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7. Reasoning: Hacks 70–74 > 71. Think About Frequencies Rather than Probabiliti...

Think About Frequencies Rather than Probabilities

Probability statistics are particularly hard to think about correctly. Fortunately you can make it easier by presenting the same information in a way that meshes with our evolved capacity to reason about how often things happen.

Mark Twain once said, “People commonly use statistics like a drunk uses a lamppost: for support rather than for illumination.” 1 Things haven’t changed. It’s strange, really, given how little people trust them, that statistics get used so much.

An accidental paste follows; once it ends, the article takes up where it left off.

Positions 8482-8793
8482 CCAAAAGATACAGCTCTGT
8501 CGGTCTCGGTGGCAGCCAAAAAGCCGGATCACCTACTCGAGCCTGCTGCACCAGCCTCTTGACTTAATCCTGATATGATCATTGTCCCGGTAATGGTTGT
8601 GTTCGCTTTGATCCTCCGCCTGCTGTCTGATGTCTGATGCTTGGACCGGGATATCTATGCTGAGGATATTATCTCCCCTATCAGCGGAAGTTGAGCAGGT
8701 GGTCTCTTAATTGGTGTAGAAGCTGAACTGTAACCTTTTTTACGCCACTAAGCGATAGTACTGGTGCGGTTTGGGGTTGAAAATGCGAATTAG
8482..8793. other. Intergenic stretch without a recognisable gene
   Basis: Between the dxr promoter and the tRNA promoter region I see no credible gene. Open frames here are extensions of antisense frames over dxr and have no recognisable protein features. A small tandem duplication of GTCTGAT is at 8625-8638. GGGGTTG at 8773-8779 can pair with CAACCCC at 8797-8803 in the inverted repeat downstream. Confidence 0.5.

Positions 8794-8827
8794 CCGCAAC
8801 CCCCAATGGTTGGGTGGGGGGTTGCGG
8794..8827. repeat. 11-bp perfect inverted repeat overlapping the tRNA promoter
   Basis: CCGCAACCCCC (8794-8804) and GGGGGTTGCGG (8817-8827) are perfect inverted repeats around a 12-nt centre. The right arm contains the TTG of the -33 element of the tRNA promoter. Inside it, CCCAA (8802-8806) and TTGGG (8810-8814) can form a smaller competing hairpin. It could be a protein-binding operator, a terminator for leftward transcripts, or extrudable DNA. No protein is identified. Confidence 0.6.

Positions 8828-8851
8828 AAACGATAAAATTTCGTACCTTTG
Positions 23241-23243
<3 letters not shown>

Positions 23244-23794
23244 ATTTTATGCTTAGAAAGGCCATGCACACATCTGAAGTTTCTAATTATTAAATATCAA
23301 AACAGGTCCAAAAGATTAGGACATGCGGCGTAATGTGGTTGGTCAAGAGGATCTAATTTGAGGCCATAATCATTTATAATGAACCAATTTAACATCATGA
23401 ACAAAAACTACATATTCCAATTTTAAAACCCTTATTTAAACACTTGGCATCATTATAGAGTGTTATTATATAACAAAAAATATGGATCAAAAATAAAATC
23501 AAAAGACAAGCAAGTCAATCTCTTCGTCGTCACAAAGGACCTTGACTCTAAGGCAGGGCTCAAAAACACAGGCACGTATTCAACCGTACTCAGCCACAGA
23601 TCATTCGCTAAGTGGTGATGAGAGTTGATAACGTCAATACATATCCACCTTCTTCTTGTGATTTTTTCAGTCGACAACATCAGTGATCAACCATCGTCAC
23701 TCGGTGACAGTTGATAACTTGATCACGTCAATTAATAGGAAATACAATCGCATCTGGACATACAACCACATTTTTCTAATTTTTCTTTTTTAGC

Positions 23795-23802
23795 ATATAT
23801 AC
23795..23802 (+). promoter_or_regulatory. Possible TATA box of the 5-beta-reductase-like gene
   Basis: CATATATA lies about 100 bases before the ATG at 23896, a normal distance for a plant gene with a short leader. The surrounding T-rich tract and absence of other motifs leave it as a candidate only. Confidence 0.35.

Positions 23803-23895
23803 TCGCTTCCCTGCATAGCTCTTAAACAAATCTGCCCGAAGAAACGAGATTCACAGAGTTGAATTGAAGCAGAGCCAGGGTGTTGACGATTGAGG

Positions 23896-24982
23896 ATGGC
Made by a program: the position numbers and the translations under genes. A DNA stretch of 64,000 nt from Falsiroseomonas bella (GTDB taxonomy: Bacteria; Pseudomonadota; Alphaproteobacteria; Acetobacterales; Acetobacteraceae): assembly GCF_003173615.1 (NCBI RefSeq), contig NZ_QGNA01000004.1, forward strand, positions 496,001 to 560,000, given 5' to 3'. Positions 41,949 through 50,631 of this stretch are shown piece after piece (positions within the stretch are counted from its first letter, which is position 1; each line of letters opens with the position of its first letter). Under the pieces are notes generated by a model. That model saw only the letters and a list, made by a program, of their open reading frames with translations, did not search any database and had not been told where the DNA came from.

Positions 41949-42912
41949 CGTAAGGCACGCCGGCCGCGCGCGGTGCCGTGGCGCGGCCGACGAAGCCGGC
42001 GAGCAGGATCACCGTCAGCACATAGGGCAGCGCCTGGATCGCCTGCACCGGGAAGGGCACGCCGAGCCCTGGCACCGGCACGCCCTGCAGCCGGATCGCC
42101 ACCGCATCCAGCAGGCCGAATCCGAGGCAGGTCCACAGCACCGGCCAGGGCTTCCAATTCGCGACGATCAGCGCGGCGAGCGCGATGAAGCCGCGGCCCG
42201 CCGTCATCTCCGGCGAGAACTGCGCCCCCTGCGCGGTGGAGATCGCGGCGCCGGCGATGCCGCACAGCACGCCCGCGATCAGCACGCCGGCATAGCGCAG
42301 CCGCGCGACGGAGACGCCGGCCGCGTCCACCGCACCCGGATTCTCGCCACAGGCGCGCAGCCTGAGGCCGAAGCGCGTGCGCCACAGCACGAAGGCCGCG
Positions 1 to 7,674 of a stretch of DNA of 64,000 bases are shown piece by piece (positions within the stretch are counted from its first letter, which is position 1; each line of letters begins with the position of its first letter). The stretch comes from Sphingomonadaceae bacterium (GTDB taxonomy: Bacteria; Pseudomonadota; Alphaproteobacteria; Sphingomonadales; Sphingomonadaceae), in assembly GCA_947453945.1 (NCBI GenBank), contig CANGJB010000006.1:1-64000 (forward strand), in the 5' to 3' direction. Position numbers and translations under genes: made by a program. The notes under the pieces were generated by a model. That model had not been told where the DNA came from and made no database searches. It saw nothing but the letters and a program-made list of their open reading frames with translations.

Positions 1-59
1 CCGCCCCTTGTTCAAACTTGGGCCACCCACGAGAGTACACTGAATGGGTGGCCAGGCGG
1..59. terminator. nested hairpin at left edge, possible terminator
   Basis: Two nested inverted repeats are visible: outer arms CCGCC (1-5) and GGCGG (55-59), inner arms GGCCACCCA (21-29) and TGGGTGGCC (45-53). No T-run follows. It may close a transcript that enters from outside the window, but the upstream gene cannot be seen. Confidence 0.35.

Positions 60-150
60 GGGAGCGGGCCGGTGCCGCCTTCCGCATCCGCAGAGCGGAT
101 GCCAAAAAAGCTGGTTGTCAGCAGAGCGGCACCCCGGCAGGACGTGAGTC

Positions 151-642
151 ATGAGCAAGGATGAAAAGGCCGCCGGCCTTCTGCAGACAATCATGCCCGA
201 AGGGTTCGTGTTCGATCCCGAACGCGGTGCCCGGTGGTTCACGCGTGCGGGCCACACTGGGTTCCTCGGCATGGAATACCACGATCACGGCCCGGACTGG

Our ability to think about probabilities evolved to keep us safe from rare events that would be pretty serious if they did happen (like getting eaten) and to help us learn to make near-correct estimates about things that aren’t quite so dire and at which we get multiple attempts (like estimating the chances of finding food in a particular part of the valley for example). So it’s not surprising that, when it comes to formal reasoning about single-case probabilities, our evolved ability to estimate likelihood tends to fail us.


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